Humans can recognize and understand chimpanzee and bonobo gestures

Humans can recognize and understand chimpanzee and bonobo gestures
Chimpanzees use lots of different gestures to communicate, like this “reach” which they usually use to ask for food. Participants selected the right meaning for the reach gesture and were overall able to understand ape gestures. Credit: Catherine Hobaiter (CC-BY 4.0, creativecommons.org/licenses/by/4.0/)

Humans retain an understanding of gestures made by other great apes, even though we no longer use them ourselves, according to a study by Kirsty E. Graham and Catherine Hobaiter at the University of St Andrews, Scotland, publishing January 24 in the open access journal PLOS Biology.

The discovery of used by great apes provided the first evidence of intentional communication outside , and more than 80 such signals have now been identified. Many of these gestures are shared across non- apes, including distantly related apes such as chimpanzees and orangutans. However, despite humans being more closely related to chimpanzees and bonobos, these ape gestures are no longer thought to be present in .

Researchers tested people's understanding of the 10 most common gestures used by chimpanzees (Pan troglodytes) and bonobos (Pan paniscus) using an online game. Over 5,500 participants were asked to view 20 short videos of ape gestures and select the meaning of the gesture from four possible answers.

They found that participants performed significantly better than expected by chance, correctly interpreting the meaning of chimpanzee and bonobo gestures over 50% of the time. Providing participants with contextual information about what the apes in the video were doing only marginally increased their in interpreting the meaning of the gesture.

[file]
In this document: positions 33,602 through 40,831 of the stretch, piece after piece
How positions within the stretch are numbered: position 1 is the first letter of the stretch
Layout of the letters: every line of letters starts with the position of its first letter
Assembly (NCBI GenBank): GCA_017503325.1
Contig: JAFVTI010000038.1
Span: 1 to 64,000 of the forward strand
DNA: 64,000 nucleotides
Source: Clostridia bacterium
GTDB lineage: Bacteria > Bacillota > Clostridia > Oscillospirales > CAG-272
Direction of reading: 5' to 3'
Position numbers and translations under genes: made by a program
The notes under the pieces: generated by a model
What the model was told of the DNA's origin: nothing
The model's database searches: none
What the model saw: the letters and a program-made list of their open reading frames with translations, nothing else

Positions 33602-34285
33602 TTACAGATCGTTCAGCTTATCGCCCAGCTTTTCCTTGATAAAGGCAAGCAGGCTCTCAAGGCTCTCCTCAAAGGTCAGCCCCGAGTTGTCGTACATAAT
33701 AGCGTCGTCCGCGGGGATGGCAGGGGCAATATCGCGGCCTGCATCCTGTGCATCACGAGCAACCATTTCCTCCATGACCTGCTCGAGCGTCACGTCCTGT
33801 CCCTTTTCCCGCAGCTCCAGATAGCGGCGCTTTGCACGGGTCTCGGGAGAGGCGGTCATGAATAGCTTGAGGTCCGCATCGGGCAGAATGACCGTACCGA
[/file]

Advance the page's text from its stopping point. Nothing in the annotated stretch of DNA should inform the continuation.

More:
Credit: Great Ape Dictionary

Video playback experiments have traditionally been used to test language comprehension in , but this study reversed the paradigm to assess humans' abilities to understand the gestures of their closest living relatives for the first time.

The results suggest that although we no longer use these gestures, we may have retained an understanding of this ancestral communication system. The authors say that it remains unclear whether our ability to understand specific great ape gestures is inherited, or whether humans and other great apes share an ability to interpret meaningful signals because of their , physical resemblance, and similar social goals.

The authors additionally include a link where people can take a quiz version of the experiment (no data are collected).

Humans can recognize and understand chimpanzee and bonobo gestures
The online experiment could be completed on a laptop or tablet. A little cartoon showed participants what gesture they were looking for in the video and half of participants were told what the apes were doing. Credit: Kirsty E. Graham (CC-BY 4.0, creativecommons.org/licenses/by/4.0/)

"All great apes use gestures, but humans are so gestural—using gestures while we speak and sign, learning new gestures, pantomiming etc.—that it's really hard to pick out shared great ape gestures just by observing people," says Graham.

"By showing participants videos of common great ape gestures instead, we found that people can understand these gestures, suggesting that they may form part of an evolutionarily ancient, shared gesture vocabulary across all great ape species including us."

More information: Towards a great ape dictionary: Inexperienced humans understand common nonhuman ape gestures, PLoS Biology (2023). DOI: 10.1371/journal.pbio.3001939

Journal information: PLoS Biology

Citation: Humans can recognize and understand chimpanzee and bonobo gestures (2023, January 24) retrieved 30 January 2023 from https://phys.org/news/2023-01-humans-chimpanzee-bonobo-gestures.html
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